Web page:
Australia

Scientists warn world is approaching climate tipping points

A scientist measures coral mortality following bleaching on the northern Great Barrier Reef. Source: AAP

A group of scientists, including Australian Will Steffen, have warned the globe is reaching several tipping points that could lead to massive releases of carbon.

The dominoes of uncontrollable massive releases of carbon dioxide are dangerously close to tipping and could push the planet into a state that threatens human civilisation.

A group of seven leading scientists warn that the globe is nearing nine major tipping points.

Antarctica is melting more than six times faster than it did in the 1980s.
Antarctica is melting more than six times faster than it did in the 1980s.
NASA/Jeremy Harbeck

These include coral die-offs in the Great Barrier Reef, the extensive loss of Arctic sea ice and ice sheets in Greenland and Antarctica, the thawing of permafrost, and the destruction of boreal forests in high-altitude areas and the Amazon rainforest, they say in a commentary for scientific journal Nature, published on Thursday.

"As soon as one or two climate dominoes are knocked over, they push Earth towards others," says ANU climate expert Will Steffen, one of the authors.

"We fear that it may become impossible to stop the whole row of dominoes from tumbling over, forming a cascade that could threaten the existence of human civilisations."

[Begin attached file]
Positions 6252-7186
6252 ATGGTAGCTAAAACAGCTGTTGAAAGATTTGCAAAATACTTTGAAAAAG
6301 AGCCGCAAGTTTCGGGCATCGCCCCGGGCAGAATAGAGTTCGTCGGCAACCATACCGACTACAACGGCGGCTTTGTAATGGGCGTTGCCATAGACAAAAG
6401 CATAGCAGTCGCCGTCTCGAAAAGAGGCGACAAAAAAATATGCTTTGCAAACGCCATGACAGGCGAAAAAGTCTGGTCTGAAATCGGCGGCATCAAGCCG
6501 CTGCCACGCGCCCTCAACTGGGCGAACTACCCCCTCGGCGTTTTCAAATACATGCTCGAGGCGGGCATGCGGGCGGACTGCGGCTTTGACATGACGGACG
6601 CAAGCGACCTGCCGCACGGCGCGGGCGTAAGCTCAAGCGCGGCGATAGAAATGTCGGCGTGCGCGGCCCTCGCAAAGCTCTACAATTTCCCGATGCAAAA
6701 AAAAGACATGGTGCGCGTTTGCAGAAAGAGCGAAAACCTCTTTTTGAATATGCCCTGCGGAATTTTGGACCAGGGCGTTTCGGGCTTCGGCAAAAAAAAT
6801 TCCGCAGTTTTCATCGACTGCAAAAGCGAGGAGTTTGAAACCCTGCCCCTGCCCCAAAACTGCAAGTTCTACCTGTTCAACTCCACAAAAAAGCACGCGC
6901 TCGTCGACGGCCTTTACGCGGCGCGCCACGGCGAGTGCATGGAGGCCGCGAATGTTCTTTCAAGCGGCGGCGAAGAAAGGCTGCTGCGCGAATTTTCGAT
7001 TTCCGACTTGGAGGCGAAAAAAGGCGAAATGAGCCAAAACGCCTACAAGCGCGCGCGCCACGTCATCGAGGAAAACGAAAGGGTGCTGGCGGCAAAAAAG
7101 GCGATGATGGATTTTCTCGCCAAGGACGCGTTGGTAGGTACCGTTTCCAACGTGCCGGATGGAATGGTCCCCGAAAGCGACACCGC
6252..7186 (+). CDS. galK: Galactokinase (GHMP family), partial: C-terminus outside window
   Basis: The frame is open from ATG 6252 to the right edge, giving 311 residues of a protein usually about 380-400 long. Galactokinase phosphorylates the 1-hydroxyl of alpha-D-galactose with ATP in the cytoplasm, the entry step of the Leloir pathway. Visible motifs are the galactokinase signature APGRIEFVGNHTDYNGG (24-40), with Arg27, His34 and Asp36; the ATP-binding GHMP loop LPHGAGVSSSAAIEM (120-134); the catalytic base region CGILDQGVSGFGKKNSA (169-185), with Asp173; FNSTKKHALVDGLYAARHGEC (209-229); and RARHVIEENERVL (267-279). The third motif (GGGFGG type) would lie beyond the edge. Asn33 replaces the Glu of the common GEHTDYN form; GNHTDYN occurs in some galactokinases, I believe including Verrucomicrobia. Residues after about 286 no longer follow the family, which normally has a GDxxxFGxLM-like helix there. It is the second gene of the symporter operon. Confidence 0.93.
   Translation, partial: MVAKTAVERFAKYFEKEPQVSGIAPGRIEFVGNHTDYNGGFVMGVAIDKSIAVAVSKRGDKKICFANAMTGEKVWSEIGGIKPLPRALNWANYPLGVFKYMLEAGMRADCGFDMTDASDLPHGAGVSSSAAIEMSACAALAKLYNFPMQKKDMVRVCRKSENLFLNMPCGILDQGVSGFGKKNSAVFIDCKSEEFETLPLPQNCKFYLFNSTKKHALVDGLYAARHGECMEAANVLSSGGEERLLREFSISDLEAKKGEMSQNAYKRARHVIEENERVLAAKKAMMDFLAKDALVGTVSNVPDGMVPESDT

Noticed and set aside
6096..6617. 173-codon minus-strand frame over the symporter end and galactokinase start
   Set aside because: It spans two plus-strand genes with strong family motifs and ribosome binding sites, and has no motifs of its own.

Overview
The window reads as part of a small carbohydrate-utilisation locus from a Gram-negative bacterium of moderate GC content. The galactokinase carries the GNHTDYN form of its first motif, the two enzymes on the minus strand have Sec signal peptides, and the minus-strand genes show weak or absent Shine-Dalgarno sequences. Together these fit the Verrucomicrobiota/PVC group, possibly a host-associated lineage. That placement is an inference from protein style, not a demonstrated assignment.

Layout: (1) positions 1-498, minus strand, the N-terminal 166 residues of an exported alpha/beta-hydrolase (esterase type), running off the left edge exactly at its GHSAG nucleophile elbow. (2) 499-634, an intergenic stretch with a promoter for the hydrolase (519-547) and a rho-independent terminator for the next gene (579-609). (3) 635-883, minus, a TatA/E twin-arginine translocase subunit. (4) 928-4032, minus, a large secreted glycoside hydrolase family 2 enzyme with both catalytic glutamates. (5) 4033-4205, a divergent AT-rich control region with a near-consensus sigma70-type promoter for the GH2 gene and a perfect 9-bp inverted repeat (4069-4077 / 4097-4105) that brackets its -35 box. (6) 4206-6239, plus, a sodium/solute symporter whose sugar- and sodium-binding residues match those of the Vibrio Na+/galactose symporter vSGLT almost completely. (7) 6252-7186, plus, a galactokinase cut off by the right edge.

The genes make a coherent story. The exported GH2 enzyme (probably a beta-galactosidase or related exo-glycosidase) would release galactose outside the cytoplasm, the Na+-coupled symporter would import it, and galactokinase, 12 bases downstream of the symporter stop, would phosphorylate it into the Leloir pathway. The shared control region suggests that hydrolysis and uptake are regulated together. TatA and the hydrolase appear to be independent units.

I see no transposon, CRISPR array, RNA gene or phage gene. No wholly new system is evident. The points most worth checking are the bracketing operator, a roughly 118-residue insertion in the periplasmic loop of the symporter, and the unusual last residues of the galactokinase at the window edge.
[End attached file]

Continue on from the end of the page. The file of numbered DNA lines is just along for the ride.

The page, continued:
He says each of these tipping points could trigger massive and uncontrollable releases of carbon into the atmosphere from where it had previously been stored on Earth.

That, in turn, would accelerate the heating and further destabilisation of other ice sheets.

The tipping points were identified two decades ago and it was initially thought they would only be reached if the Earth heated by five degrees.

But the two most recent Intergovernmental Panel on Climate Change special reports said they could, in fact, happen with warming of between one and two degrees.

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14 November: Former emergency chief's climate change warning
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The scientists warn the worst-case scenario is a "hothouse Earth" that would be far less hospitable to humans.

An emergency response of rapid action to reduce emissions is needed to stop this "tipping cascade", they say.

"All nations need to recognise the seriousness of the situation and go well beyond their Paris Agreement pledges to cut emissions," Prof Steffen said.

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